The US ambassador to Hungary said Boban Milen Kovic and Sesko Tairovic had been well treated, and Red Cross officials said the soldiers had assured them they did want to go home - although there is no guarantee they won't be put back on the front line.
None of the dozens of reporters gathered at the border post for the handover saw the two men, who crossed into Yugoslavia from the Hungarian point of Roeszke to Horgos on the other side.
Red Cross officials said the two were kept away from reporters under rules which forbid putting "pressure" on captives. They also refused to say if the two men had been in contact with their families.
"They looked in good health," an ICRC spokeswoman Nadya Kebir said.
She said that under the Geneva Convention covering treatment of prisoners of war, released soldiers are not supposed to be returned to combat. "But we can't control that."
The soldiers were captured separately last month by the rebel Kosovo Liberation Army in Kosovo and handed over to Nato. The men were held at Mannheim, a US base in Germany, and allowed regular visits from the Red Cross, US ambassador Peter Tufo said.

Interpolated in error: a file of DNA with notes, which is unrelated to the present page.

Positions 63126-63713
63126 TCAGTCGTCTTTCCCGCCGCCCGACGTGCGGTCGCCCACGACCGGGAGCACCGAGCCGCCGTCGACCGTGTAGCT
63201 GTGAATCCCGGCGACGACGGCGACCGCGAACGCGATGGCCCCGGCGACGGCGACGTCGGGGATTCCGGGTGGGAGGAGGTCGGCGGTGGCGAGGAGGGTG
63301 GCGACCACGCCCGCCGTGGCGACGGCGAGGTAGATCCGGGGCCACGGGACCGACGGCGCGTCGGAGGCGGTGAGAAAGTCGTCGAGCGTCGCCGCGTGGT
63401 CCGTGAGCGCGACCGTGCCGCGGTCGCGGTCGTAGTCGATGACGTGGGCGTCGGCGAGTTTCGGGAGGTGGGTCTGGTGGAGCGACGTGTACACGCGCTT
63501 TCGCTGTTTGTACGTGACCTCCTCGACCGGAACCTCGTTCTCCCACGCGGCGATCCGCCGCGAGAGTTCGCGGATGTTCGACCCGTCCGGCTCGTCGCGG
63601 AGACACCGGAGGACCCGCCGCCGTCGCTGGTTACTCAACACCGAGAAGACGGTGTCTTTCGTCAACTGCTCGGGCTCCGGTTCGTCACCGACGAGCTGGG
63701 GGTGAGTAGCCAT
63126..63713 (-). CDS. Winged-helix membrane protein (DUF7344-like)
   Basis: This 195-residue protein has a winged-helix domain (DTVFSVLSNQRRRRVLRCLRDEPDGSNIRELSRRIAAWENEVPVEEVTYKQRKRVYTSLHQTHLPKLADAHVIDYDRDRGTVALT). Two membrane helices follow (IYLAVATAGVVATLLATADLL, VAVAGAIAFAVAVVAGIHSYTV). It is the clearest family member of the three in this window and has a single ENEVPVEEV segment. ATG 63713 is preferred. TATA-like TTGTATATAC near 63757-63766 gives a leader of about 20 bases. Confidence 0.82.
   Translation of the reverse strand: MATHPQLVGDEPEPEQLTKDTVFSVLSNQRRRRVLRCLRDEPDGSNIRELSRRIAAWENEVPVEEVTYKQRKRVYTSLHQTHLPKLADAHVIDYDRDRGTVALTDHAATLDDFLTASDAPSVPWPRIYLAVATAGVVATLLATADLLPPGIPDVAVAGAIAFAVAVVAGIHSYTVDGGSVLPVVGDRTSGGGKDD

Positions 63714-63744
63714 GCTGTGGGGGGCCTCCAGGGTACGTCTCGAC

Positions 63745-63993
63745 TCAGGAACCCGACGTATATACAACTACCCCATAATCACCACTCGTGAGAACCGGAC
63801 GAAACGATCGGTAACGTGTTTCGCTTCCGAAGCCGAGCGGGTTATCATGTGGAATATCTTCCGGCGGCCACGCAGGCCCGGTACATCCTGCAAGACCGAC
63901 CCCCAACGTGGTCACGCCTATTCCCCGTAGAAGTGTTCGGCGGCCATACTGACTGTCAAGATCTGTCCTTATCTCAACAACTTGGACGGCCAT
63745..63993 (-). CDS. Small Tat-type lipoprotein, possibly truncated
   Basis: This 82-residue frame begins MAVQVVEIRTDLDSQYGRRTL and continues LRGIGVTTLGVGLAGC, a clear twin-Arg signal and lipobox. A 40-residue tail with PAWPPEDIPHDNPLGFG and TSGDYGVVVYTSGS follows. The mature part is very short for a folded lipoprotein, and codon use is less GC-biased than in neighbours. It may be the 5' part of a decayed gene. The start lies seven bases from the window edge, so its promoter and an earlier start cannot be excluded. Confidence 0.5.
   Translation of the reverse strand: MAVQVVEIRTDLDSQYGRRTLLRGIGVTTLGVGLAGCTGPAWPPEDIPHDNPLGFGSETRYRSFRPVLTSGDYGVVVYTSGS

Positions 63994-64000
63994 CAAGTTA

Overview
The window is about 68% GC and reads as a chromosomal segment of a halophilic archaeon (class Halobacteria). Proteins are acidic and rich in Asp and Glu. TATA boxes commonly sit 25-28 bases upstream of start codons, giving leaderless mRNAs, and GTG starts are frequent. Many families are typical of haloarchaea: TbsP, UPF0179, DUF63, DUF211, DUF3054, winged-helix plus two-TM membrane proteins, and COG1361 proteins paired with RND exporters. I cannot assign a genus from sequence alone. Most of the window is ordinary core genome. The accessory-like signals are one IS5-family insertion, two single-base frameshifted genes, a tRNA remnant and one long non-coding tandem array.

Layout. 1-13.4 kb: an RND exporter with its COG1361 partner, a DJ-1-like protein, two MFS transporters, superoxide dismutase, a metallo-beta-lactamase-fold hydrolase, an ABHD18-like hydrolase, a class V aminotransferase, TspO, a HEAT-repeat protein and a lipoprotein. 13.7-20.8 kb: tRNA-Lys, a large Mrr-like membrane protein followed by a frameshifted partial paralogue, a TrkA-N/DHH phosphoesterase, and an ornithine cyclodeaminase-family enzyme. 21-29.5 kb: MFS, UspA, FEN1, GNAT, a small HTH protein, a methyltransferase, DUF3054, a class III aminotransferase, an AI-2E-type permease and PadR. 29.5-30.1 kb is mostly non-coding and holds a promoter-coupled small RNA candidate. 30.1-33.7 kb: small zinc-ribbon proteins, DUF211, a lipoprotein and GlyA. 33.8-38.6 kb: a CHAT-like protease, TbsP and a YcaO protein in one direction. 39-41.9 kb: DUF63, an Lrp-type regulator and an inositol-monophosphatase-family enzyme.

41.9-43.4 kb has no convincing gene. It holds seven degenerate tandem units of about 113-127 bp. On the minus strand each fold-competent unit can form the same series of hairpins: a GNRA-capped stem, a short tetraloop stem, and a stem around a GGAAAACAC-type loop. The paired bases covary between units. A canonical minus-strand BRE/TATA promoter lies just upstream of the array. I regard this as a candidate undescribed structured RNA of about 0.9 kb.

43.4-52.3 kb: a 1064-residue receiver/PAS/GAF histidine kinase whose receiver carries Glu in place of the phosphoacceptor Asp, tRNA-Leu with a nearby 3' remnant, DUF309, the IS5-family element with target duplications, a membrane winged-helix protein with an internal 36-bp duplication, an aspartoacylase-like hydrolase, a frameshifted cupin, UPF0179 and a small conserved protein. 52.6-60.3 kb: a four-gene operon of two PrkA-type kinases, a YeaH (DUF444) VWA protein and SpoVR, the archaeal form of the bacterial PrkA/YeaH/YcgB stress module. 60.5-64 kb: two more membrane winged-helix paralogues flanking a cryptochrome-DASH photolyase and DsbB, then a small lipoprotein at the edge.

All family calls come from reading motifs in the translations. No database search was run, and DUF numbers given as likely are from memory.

"The Serbs PoWs were well cared for, were provided with medical care, had the opportunity to send and receive mail and had their habits, customs and religious practices respected," he added.
Although US officials have said there is no link between freeing the two Serbs and the release by Yugoslavia this month of three US army soldiers captured on 31 March along the Kosovo-Macedonia border, Mr Tufo contrasted the treatment of the two sets of prisoners. "The American PoWs were physically mistreated at the time of their capture and during interrogation," he said.Reuse content